Many social democrats believe that the failure of past government interventions in social and economic life can be explained by the absence of social capital, and that government must intervene to create that social capital. This argument is comprehensively undermined in this Hobart Paper. The authors argue that government attempts to undertake ‘cultural planning’ to create social capital are subject to exactly the same problems that led economic and industrial planning to fail. In order for democratic systems to work, they must be limited to co-ordinating certain core political functions. Markets will generate attributes such as trust and non-discrimination, which are necessary to oil the wheels of both commercial and political society.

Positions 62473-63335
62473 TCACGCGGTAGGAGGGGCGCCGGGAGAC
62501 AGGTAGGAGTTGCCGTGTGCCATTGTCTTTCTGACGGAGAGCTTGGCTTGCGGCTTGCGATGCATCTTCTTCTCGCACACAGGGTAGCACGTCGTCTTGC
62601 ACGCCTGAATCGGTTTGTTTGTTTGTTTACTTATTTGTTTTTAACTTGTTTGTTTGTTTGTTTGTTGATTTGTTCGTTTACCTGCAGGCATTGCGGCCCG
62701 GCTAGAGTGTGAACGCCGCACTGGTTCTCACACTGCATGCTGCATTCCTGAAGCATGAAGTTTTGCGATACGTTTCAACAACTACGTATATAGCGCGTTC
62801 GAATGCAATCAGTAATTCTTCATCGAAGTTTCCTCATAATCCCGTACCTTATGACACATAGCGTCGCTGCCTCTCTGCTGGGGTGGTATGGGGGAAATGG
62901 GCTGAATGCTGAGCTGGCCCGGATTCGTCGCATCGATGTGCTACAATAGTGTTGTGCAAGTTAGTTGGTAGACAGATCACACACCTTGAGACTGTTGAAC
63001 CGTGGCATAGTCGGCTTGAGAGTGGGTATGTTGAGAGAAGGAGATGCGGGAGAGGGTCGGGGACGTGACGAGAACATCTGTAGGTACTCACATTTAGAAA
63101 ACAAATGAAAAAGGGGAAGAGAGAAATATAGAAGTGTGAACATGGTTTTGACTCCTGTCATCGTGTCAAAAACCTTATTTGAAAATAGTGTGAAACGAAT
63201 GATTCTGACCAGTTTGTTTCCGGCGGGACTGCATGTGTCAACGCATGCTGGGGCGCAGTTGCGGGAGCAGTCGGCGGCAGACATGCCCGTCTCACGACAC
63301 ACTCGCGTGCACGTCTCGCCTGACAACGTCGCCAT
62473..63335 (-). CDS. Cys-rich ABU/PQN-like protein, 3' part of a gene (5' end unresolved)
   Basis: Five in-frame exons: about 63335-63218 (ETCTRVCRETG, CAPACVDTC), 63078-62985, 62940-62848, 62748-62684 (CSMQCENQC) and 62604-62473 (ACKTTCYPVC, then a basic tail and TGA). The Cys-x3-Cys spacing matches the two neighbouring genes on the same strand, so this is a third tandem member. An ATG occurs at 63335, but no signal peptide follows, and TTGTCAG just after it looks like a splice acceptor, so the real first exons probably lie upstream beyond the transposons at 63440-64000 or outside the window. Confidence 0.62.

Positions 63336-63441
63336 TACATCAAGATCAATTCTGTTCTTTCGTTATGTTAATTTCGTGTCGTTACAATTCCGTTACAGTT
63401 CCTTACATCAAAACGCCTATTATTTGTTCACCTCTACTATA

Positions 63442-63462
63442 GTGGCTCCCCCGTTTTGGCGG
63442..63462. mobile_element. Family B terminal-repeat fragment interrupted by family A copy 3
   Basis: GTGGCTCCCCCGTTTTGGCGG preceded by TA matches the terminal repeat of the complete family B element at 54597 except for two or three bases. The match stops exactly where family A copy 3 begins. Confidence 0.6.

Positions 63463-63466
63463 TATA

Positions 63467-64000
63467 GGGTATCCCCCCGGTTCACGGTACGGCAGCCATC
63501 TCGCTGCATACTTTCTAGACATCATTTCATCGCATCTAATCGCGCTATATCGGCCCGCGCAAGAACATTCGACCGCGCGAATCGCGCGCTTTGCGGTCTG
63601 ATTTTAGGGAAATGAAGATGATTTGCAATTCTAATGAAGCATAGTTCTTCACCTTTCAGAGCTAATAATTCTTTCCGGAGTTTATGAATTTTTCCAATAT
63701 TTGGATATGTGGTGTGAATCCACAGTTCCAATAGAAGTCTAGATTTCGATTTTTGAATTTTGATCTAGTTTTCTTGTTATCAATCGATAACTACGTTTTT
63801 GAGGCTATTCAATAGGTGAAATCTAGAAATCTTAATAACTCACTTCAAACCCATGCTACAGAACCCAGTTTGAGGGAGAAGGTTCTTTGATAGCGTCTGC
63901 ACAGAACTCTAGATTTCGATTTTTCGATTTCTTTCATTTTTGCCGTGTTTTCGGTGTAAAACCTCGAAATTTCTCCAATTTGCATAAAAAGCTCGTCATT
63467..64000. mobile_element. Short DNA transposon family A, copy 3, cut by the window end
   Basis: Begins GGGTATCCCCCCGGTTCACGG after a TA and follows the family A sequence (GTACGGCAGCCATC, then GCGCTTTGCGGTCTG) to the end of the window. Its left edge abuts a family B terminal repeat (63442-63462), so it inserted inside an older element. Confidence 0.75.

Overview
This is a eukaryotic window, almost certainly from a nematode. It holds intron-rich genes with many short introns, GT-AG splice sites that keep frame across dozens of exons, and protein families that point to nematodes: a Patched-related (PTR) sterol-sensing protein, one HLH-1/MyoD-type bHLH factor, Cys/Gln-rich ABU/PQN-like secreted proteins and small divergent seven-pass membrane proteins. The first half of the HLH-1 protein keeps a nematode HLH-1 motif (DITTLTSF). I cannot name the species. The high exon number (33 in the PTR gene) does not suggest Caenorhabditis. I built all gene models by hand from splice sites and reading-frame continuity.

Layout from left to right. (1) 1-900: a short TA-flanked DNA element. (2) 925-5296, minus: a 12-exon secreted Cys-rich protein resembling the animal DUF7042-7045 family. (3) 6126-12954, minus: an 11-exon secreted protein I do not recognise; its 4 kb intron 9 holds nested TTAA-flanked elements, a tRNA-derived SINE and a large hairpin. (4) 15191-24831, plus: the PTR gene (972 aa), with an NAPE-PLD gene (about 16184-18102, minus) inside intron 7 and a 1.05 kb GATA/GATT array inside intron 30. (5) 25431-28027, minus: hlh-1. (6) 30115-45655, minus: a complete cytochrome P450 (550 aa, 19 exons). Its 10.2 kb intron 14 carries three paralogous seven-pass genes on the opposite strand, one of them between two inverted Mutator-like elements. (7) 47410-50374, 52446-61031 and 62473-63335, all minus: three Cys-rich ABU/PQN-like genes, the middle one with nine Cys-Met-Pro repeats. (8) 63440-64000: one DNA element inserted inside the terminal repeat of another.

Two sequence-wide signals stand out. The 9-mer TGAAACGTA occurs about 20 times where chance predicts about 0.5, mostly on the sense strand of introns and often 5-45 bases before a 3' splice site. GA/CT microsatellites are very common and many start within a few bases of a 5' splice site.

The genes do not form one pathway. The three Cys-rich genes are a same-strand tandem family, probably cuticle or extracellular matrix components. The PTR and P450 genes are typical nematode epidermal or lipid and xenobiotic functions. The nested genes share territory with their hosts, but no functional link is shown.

This monograph is essential reading for all economists, sociologists, political scientists and anthropologists whose work brings them in contact with the social capital literature.
‘Whether or not the reader agrees with the conclusions, this is an important, thoughtful and intelligent contribution to the debate on social capital from a free market perspective.’
Russell Keat, Emeritus Professor of Political Theory, University of Edinburgh
‘This is an outstanding work.’
Peter J. Boettke, BB&T Professor for the Study of Capitalism, George Mason University